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This Day in Yankees History: Roger Maris is traded to the Redbirds

The Yankees believe 32-year-old Maris is on the decline and deal him to St. Louis.

MLB Photos Archive Photo by Louis Requena/MLB via Getty Images

Welcome to the relaunched This Day in Yankees History. The 2020 baseball season has come to an end, so let’s dig into the history books. These daily posts will highlight two or three key moments in Yankees history on a given date, as well as recognize players born on the day. We hope you enjoy this trip down memory lane with us!

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This Day in Yankees History (December 8)

54 Years Ago

The Yankees finished the 1966 season with a 70-89 record—the worst in the American League—and entered the offseason eager to turn over their aging lineup with younger prospects. Throughout the ‘66 season, the Yankees had continually pressured Roger Maris to play through a bad hand injury and Maris felt embarrassed by his mediocre play. At 32, Maris was “almost positive” he would retire, according to the book “Roger Maris: Baseball’s Reluctant Hero.” But before he could make a decision on whether to keep playing, the Yankees traded Maris to the St. Louis Cardinals on this day in 1966. In exchange for Maris the Cardinals sent third baseman Charley Smith to New York.

While Maris was by no means in his prime in 1966, he was still a decent outfielder who was just a few seasons removed from breaking Babe Ruth’s home run record and winning back-to-back MVP awards in 1960 and 1961.

St. Louis ended up being an ideal place for Maris to breathe new life into his baseball career (ultimately he’d finish his career in St. Louis, too). Maris had never enjoyed getting booed in the Bronx; Cardinal fans, on the other hand, had a reputation throughout baseball for being supportive and knowledgeable. The Cardinals also valued Maris’ experience, viewing him as a veteran who could still had something to contribute to a team full of All-Stars with big personalities. Bob Gibson, Lou Brock, Orlando Cepeda, Curt Flood and Tim McCarver were all on the 1967 Cardinals, and Maris was more than happy to let the other guys occupy the limelight.

On Opening Day in 1967, Maris delighted Cardinals fans by stretching a single into a double with the help of a head-first slide. It started off his Cardinals career on the right foot. Even though Maris’ performance during the 1967 season wasn’t extraordinary, he and his Redbirds teammates would still go on to win the World Series title for a second time in four years. Maris closed out his career in 1968 with another NL pennant, though they fell to the Tigers in the World Series. As for Charley Smith? He didn’t pan out the way the Yankees had hoped. Did the Yanks really think he’d be worth trading Roger Maris?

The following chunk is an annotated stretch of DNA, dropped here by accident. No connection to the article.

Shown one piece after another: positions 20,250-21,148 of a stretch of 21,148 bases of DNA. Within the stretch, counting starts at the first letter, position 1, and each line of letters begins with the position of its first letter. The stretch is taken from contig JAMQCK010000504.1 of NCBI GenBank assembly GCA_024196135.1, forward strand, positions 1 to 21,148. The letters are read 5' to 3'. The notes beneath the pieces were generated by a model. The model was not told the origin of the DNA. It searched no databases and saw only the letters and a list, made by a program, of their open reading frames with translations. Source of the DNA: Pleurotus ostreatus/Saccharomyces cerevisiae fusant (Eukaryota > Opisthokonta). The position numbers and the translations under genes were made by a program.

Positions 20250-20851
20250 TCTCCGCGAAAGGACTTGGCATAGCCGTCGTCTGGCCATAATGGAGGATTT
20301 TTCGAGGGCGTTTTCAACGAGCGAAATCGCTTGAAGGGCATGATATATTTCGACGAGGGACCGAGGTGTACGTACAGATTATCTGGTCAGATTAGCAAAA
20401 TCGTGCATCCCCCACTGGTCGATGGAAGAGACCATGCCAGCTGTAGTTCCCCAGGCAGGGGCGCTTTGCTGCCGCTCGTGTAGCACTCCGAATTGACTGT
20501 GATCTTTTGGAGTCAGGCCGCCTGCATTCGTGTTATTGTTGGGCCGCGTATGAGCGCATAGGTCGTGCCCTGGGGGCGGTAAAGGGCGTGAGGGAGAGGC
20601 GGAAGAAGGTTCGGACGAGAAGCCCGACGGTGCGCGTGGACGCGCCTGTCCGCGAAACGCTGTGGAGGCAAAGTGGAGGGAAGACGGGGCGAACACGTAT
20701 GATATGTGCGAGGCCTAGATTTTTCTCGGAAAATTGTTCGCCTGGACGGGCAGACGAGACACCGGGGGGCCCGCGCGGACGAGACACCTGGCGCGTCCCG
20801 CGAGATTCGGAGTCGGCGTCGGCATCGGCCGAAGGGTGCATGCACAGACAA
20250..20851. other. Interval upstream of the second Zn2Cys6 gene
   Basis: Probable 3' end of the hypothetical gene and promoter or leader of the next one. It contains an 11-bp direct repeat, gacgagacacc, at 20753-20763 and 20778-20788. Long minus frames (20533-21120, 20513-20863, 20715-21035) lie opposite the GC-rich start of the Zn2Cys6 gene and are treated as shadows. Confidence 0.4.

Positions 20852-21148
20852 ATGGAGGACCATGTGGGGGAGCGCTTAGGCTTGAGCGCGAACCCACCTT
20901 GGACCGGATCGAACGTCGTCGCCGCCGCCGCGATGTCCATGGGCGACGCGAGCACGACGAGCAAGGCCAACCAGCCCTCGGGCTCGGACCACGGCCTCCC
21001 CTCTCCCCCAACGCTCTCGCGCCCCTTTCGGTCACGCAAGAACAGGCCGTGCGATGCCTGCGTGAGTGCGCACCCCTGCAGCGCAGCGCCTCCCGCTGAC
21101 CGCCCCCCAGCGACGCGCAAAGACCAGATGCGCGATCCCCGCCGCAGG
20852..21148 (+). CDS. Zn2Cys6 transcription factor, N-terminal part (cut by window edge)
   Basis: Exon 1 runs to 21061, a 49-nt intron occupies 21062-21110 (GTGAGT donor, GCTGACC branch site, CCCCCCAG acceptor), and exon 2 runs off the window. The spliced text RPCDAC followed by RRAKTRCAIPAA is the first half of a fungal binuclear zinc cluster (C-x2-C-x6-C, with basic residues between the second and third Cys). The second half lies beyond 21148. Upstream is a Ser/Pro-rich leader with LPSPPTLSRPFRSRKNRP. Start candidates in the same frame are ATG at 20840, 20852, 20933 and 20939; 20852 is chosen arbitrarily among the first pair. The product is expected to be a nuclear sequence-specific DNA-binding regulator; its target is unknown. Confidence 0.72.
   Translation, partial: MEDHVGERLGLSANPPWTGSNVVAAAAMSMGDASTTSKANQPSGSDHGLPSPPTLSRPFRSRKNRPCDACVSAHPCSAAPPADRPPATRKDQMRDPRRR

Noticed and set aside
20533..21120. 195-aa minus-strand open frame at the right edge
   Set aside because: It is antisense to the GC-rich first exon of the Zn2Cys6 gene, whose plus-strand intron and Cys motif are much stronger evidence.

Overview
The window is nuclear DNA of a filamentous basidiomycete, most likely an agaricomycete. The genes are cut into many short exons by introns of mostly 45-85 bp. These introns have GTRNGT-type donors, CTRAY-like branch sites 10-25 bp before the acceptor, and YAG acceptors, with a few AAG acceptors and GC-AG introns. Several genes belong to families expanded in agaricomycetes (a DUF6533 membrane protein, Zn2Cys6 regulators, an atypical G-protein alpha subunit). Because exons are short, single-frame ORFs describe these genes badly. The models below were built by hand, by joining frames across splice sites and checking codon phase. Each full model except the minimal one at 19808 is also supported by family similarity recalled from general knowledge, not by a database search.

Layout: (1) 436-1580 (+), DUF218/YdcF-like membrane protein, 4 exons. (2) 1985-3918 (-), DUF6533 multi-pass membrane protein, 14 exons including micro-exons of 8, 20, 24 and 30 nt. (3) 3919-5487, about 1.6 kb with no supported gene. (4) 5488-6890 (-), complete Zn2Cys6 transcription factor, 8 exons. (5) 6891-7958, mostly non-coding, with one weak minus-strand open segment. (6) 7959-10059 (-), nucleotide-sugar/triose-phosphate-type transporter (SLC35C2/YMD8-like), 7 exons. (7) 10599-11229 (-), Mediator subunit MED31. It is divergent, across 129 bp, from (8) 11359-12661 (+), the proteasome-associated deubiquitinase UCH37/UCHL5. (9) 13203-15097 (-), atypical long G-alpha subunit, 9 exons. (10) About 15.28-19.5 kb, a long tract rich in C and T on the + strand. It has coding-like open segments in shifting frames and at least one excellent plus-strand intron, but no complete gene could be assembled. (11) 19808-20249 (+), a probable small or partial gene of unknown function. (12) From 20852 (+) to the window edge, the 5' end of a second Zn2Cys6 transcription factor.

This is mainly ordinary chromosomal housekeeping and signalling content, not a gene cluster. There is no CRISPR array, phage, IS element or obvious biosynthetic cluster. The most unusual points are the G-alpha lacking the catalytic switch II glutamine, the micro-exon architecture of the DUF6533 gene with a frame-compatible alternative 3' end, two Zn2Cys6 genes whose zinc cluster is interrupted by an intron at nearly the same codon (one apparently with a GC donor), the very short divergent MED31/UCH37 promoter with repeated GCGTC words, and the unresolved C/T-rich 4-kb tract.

11 Years Ago

Barely a month after the Yankees won the 2009 World Series, the front office made the team even stronger by acquiring Curtis Granderson from the Detroit Tigers on this day 11 years ago. The three-team trade also involved the Diamondbacks sending Max Scherzer to Detroit and the Yankees sending Ian Kennedy to Arizona.

New York Yankees v Oakland Athletics Photo by Michael Zagaris/Getty Images

When he joined the Yankees, Granderson was a top-level center fielder entering his seventh season in the big leagues. His left-handed swing was especially well-suited for Yankee Stadium’s short porch in right field. Granderson went on to become a perennial fan favorite and played in two All-Star Games during his four years in the Bronx. He finished fourth in AL MVP voting in 2011 with a newfound ability to crush lefties leading to him launch 41 homers with a 142 OPS+. He followed it up with a career-high 43 dingers in 2012. All together as a Yankee, Granderson played in 513 games and batted .245/.335/.495 with 115 home runs. Despite his best efforts, New York failed to return to the World Series during Granderson’s tenure with the Yankees.

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Happy birthday to Hall of Famer Mike Mussina, who turns 52 years old today. After beginning his career in Baltimore, Mussina became a key part of the Yankees’ starting rotation in the eight seasons he spent with the club. Moose often gets left out of discussions regarding the best MLB pitchers of the 1990s and 2000s. That Moose flies under the radar is rather strange, considering he’s in the Hall of Fame and managed to maintain a career 3.68 ERA, despite pitching in the AL East in the heart of the steroid era.

Mussina helped the Yankees win two AL pennants in 2001 and 2003; he also pitched spectacularly during the Yankees’ postseason run in 2001, his first in pinstripes,

After a middling 2007, Mussina bounced back in 2008 and finally achieved a career milestone which had long eluded him: winning 20 games. The 39-year-old pitcher went 20-9 with a 3.37 ERA in 2008. He became the oldest first-time 20-game winner in big league history.

Other Yankees birthdays today include Vernon Wells and Ed Brinkman.

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We thank Baseball Reference, SABR.org and Nationalpastime.com for providing background information for these posts.